10 Tips for Eating More Real Food

Basket of fresh red apples with leaves, wheat, outdoors in sunshine.

When we focus on the fact that we eat to nourish our bodies, we find we can simplify our nutrition philosophy to one simple concept: Eat real food. Whole foods are more nutrient dense and protective than their processed counterparts. Plus, they lack the added sugar, salt, additives, preservatives and more that we find in most processed foods. Moving away from processed foods and toward a whole-foods diet is one of the most meaningful lifestyle changes you can make. Here are 10 tips to help you make the switch.

    Switch the statistics. The average American consumes far more processed food than fresh. Commit to reversing this. Create meals and snacks that are fresh first and only use processed foods to supplement the diet. Stock up on fresh or frozen fruits and vegetables, unprocessed meats, poultry and fish as well as nuts, seeds, beans, whole grains and unrefined, healthy fats. Keep costs down by limiting the animal proteins on your plate and buying in-season produce or their frozen counterparts.

    Set goals. Give yourself a guideline for including more whole food. Set achievable goals like having a fruit and vegetable at every meal. The good news is that you'll be focused on the foods you're trying to include, which will naturally crowd out some of the junk.

    Sensibly sip. It's no secret that sugar-sweetened beverages are linked to obesity and health problems. Plus, they're often laden with chemicals and artificial colors as well. Do yourself a favor and stick with the basics. Drink more water – set a daily water goal for added motivation.

    Plan ahead. This straightforward concept is imperative. Maybe your first step is planning the time to head to the grocery store on a weekly basis. It could be putting together a whole foods-based shopping list. You may even choose recipes and plan out a menu of meals and snacks for the week. Wherever you are in the process, know that planning is a very important first step.

    Shop smarter. Eating more whole foods doesn't mean you have to abandon packaged foods all together. If a food is packaged, make sure you read the ingredient list. Choose foods that use the same ingredients you would use at home, period, and the fewer the ingredients the better. Another great tip is to avoid foods that have ingredients listed that you cannot purchase in the grocery store. This is a great way to weed out non-food ingredients, chemicals, preservatives and highly-processed foods.

    Avoid added sugars. Refined sugars have made their way into most processed foods, including breads, cereals, salad dressings, nut butters and more. It’s hard to find a packaged food that doesn’t contain sugar. What’s the best way to find out if a food has added sugars? Read the ingredient list.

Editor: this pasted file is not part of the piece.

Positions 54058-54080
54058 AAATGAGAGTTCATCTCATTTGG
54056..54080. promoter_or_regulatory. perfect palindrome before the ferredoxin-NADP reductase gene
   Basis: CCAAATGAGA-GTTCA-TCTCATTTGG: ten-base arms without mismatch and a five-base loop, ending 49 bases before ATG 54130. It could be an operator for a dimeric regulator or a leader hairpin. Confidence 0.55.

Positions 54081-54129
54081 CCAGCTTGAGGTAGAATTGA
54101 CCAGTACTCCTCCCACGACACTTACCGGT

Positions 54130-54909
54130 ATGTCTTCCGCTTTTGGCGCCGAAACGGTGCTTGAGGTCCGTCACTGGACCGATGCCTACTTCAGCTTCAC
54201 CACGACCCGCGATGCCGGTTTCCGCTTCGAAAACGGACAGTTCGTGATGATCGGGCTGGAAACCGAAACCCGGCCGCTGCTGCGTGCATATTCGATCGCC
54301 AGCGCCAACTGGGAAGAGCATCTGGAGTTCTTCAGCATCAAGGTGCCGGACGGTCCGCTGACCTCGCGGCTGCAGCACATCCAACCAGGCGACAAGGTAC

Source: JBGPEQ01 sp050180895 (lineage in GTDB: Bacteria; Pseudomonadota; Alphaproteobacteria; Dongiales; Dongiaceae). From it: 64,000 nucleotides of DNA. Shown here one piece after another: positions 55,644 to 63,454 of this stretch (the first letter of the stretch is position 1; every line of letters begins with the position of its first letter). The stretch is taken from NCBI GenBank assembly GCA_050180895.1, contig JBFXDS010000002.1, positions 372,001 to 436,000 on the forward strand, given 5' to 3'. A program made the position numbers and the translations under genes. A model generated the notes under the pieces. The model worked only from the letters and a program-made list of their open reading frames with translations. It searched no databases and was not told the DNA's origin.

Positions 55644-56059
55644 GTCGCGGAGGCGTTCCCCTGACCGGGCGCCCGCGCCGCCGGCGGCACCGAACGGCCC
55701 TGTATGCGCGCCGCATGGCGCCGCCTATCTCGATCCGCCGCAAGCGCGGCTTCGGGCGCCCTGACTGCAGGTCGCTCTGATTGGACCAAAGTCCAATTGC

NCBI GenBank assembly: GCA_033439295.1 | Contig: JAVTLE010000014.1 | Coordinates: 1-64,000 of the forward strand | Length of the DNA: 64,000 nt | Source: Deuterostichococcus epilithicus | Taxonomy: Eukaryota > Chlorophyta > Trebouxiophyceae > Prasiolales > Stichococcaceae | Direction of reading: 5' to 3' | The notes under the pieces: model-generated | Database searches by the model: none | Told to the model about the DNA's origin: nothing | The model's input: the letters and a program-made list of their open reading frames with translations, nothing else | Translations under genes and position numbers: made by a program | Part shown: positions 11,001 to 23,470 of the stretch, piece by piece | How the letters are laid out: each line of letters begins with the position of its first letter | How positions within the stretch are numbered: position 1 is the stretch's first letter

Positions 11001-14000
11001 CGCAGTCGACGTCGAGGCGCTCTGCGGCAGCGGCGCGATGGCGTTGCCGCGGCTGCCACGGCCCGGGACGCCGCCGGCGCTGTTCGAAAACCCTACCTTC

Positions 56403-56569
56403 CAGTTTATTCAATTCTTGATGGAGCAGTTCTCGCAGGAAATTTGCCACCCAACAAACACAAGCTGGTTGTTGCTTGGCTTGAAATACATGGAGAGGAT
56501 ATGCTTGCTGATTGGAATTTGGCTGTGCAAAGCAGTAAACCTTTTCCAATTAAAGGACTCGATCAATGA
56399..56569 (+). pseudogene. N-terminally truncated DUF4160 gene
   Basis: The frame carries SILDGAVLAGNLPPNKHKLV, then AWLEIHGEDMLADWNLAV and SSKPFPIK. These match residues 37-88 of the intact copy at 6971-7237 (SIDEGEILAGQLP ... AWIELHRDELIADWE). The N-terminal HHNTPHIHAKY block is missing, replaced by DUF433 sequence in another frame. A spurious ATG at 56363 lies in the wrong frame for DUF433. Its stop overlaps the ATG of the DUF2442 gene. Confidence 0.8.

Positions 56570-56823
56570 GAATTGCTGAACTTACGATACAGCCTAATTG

Start swapping. Challenge yourself to remove a few processed foods from your grocery cart each week, or at least make healthy upgrades in your processed food choices. You could choose a nut butter that lists nuts as the sole ingredient instead of one with added sugars and hydrogenated fats. Maybe you swap your fruited yogurt for plain, or canned beans for dried? You could ditch your tortilla chips and stock up of vegetables for dipping. Once you get motivated you can even start making DIY versions of your favorite packaging products, such as salad dressings, bread, sauces and nut butters. You may find it's easier than you think.

    Eat dinner foods for lunch. Many modern lunch foods, such as wraps, soups and sandwiches, are convenient yet highly processed. Why not enjoy dinner foods for lunch as well? Whole foods such as chicken and fish can be paired with vegetables and whole grains or beans for a satisfying lunch, whether it's a hot meal or cold, salad-like preparation. When you eat dinner foods for lunch, you tend to eat more vegetables as well.

    Purchase a small cooler. Packing fresh, whole foods is easy if you have a small, on-the-go cooler and a reusable ice pack. When you have whole foods-based snacks and meals planned and packed, you'll be less likely to grab junk food in a ravenous moment. Make it easy on yourself and pack your cooler the night before so you only have to grab it on your way out of the house in the morning.
    Cook. Getting to know your kitchen is essential if you plan to ditch processed foods. Relax, you don’t have to cook every meal, but learning a few simple recipes will allow you to avoid the need for last minute take-out or that microwave dinner. You may find it's advantageous to cook-ahead as well. Pre-cook oatmeal and hard-boiled eggs – they make for simple, breakfast options any day. Instead of lunch meat, roast a turkey breast for use throughout the week. Cook a batch of a grain or bean you can incorporate into meals. A whole foods-based meal is as simple as a salad with colorful vegetables, beans, nuts and seeds.